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Into the unknown: A first-generation student's experience at ASU

Portrait of ASU student Lenoa Williamson.

Lenoa Williamson is enrolled in an accelerated master’s program, pursuing a Bachelor of Science in innovation in society with plans to continue into the public interest technology graduate program, both offered through ASU's School for the Future of Innovation in Society. Courtesy photo

November 03, 2023

Being a first-generation college student, Lenoa Williamson was unsure of the journey she would embark on at Arizona State University. The student from Avondale, Arizona, is now in her second year of college.

“I was scared of the unknown but exhilarated to be the first to witness and experience such a great chance to study something I loved and create a career from that passion,” Williamson said.

She will be sharing more about her ASU experience at an upcoming panel event on Nov. 6, hosted by the College of Global Futures, which will also include three other first-generation students associated with the college.

For Williamson, it was easy to feel like an imposter at first, but keeping a firm grasp on her values and goals as a first-generation college student has helped her stay grounded and motivated as she continues her studies and shapes her ideal college experience.

She is enrolled in an accelerated master’s program, pursuing a Bachelor of Science in innovation in society with plans to continue into the public interest technology graduate program, both offered through the School for the Future of Innovation in Society

Williamson was initially drawn to the innovation in society degree due to its expansive and exploratory nature. In her experience, the broad disciplines covered in the program encourage developing a wide array of professional skills such as critiquing, analyzing and building to design creative technological solutions.

“Curating the foundations to design a better future for all of us, and understanding the impacts of science and innovation in society, are the biggest takeaways from this program,” Williamson said. 

Some of her favorite parts of being a college student so far have been taking advantage of the opportunities ASU has to offer. She has been able to further her education, make connections with other students, work with a variety of engaging professors and discover a deeper understanding of life lessons outside the classroom that she is sure she will cherish well beyond graduation.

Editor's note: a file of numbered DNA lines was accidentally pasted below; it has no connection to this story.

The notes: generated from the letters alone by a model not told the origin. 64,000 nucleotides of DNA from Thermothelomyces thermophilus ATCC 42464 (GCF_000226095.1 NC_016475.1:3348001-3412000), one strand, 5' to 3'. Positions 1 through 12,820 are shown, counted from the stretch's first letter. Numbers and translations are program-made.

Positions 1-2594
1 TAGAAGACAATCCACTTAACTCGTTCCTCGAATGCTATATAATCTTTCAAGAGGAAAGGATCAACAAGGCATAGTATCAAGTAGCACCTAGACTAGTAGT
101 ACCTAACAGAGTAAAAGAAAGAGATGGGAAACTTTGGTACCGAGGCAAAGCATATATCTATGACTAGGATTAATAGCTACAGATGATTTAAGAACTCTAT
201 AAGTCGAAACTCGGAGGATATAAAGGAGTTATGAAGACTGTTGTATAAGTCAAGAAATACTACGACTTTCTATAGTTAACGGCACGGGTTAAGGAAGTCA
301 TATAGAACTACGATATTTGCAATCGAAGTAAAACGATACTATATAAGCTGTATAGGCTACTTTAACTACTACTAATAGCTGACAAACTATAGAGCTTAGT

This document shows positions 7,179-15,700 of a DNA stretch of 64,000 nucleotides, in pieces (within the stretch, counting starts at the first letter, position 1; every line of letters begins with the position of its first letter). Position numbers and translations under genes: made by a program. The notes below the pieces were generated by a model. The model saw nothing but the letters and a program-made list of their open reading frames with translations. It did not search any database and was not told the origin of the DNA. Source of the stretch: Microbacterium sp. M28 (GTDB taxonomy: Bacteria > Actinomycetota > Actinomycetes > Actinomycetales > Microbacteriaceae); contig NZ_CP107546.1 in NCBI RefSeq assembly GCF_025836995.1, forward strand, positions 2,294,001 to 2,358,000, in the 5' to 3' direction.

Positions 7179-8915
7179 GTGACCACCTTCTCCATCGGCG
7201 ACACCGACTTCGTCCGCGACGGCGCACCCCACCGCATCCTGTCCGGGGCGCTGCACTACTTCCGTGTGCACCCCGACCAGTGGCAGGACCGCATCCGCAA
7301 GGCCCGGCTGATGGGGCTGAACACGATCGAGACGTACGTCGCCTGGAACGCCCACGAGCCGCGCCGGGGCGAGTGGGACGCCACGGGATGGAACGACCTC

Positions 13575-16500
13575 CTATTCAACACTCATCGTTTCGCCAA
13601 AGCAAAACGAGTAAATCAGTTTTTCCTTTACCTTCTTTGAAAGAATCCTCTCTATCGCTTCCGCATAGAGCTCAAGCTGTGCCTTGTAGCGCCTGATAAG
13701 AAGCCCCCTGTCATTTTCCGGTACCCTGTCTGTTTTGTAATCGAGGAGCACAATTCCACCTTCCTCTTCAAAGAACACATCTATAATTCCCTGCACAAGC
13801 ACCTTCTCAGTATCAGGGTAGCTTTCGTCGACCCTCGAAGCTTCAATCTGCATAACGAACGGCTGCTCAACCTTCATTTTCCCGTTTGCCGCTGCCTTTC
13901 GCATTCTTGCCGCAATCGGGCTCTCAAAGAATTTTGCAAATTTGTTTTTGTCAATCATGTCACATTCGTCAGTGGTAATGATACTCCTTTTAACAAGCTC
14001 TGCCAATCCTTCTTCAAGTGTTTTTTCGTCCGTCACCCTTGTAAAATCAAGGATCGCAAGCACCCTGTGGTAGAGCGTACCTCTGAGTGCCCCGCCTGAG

Williamson has received strong support from her family and community, which she credits as a contributing factor in her success. 

“My family has been the backbone in supporting and encouraging me to be exploratory but determined in everything I do,” she said. “My friends and close relationships have been an outlet when things get hard, and a safe place to regain peace and motivation to try again. They will always be the people I appreciate and relationships I nurture as time continues.”

After graduating, she dreams of working in the planning department of an established technology company, joining the “best of the best in innovation and future planning” to ensure their longevity in an ever-changing world. 

“I feel I can make a difference through my ambition to be different and bring more wherever I go; this ‘more’ can include community, wisdom, compassion, growth or even laughter, and I want to be the one to do it,” Williamson said.

Although she has a few years left in her undergraduate degree program, she already has some advice for potential students who may feel a little overwhelmed about being the first in their family to pursue higher education at a university like ASU. 

“Research the program that highlights your current skills, plan a career path that fuels your passion and critique that plan whenever needed,” she said. “And, finally, make significant use of the resources ASU has to offer.”

Williamson’s last piece of advice was a reminder that ASU is a welcoming place, measured by whom it includes and how they succeed.

“Every year, ASU continues to reform and curate specific methods that advance the student body in research, education, work opportunities and renowned staff,” Williamson said. “You are the curator of your path; ASU has people and windows of possibility waiting for your arrival.”

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